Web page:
Two bob in proper money, the same at the time as a pint of the new fangled Watney's Red Barrel, Northern Football magazine kicked about in the mid-1960s.

Like an abandoned baby, a bundle has been left, gently, on the doorstep.

There's a report on the £42,500 transfer - "a vast fee" - of 19-year-old full back Cyril Knowles from Middlesbrough to Spurs; comment on Burnley chairman Bob Lord's attack on naughty Newcastle - "they should be in a menagerie, not on a football field" - and in March 1966 ("Free autographed photo of John McGrath inside") a cover suggesting that Lol Morgan was the North-East's only successful manager in recent history.

Remember Lol Morgan? At the time he hadn't achieved a thing.

Rotherham lad, he'd begun his professional career with Huddersfield Town and made over 300 left back appearances for his home town club before becoming Darlington's player manager.

Throughout a 15 year career he never once scored a goal, a zero tolerance with which he is given to teasing his grandchildren.

"I remember one of them giving it a few moments consideration," he says, "then all bright eyed asking if I'd ever taken a corner."

He'd been appointed in June 1964 to succeed Eddie Carr, though obliged at first to share a desk with his predecessor. "The board wouldn't pay off his contract so Eddie kept on coming to work," says Lol. "I'm afraid it used to get a bit crowded."

It may also have been a bit crowded at the home of club secretary Charles Brand, upon whom Lol and his his wife Pauline were initially billeted. Brand was 75, a former town clerk who still rode to Feethams on his bike and addressed the entire staff by their surnames.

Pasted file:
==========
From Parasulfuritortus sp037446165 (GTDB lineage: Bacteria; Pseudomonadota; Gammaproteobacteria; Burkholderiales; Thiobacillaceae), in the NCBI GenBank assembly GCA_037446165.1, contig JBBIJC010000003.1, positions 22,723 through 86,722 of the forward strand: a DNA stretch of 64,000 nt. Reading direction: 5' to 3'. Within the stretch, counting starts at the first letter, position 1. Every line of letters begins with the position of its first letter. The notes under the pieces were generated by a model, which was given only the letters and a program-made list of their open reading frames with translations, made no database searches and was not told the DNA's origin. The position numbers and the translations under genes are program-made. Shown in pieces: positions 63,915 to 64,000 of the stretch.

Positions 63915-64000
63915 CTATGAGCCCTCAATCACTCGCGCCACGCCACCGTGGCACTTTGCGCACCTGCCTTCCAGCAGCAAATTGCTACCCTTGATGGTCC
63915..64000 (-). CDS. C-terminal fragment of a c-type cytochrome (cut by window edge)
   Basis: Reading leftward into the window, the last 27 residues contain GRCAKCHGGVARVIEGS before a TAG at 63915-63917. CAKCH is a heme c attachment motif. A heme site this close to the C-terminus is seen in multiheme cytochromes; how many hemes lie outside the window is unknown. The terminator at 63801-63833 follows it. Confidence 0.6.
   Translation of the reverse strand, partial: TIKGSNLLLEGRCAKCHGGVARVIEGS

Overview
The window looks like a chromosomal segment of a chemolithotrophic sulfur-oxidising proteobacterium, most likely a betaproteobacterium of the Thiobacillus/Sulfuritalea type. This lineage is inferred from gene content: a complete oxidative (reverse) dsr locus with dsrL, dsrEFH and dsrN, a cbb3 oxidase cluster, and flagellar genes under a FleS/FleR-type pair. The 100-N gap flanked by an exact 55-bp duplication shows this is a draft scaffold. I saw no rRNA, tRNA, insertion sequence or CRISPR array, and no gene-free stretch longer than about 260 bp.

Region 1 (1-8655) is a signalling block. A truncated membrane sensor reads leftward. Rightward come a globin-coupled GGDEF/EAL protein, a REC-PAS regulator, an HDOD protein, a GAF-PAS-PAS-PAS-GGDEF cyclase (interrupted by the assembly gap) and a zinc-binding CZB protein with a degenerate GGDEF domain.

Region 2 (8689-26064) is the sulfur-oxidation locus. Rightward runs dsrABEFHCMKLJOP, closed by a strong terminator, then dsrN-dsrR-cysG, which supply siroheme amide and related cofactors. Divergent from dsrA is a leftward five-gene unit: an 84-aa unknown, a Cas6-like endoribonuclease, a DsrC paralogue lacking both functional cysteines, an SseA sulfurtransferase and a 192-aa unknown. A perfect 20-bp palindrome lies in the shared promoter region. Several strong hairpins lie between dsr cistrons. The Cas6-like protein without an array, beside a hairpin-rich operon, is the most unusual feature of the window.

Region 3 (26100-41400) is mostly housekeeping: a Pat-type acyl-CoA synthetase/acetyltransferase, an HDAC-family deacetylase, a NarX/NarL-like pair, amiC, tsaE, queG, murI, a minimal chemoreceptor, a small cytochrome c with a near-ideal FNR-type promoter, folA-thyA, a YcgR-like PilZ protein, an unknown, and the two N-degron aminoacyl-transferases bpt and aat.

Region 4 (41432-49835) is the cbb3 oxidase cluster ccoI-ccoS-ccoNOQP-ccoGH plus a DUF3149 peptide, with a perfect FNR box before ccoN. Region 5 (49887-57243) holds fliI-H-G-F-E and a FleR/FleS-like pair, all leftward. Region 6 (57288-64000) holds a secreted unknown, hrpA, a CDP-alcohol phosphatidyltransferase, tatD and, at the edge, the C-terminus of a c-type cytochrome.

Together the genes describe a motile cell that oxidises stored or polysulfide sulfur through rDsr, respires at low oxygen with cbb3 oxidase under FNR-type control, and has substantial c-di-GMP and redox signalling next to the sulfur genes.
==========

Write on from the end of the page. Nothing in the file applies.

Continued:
"Throughout my time there he never once called me Lol, or even Lawrence, just Morgan. He was a nice enough chap, just old fashioned. You couldn't get close to him at all."

Quakers hadn't won promotion for 40 years; nothing in his first season - cash strapped and too late to pillage the free transfer lists - suggested that fortune's wheel was about to go through the gears.

"I'm no financial expert but I do remember reading that Manchester United made more selling programmes, even then, than we made on gate receipts," says Lol.

"We'd always been the poor relations, among the Accrington Stanleys, always struggling. I just don't know how we existed."

The following summer, however, he and right hand man Jack Watson - then still working as chief security officer at Shildon wagon works - began looking in earnest for something for nothing.

Brian Keeble arrived from Grimsby, Joe Jacques from Lincoln City, goalkeeper Tony Moor for £100 from York Reserves. "A mixture of remarkable free transfer discoveries and big money buys" Northern Football had observed, though the biggest of the money was £3,000 spent on centre forward Bobby Cummings, from Newcastle United.

"We'd assembled a close knit squad, good team spirit, not a bit of bad in any of them," says Lol. "If they could walk, they'd play football for me."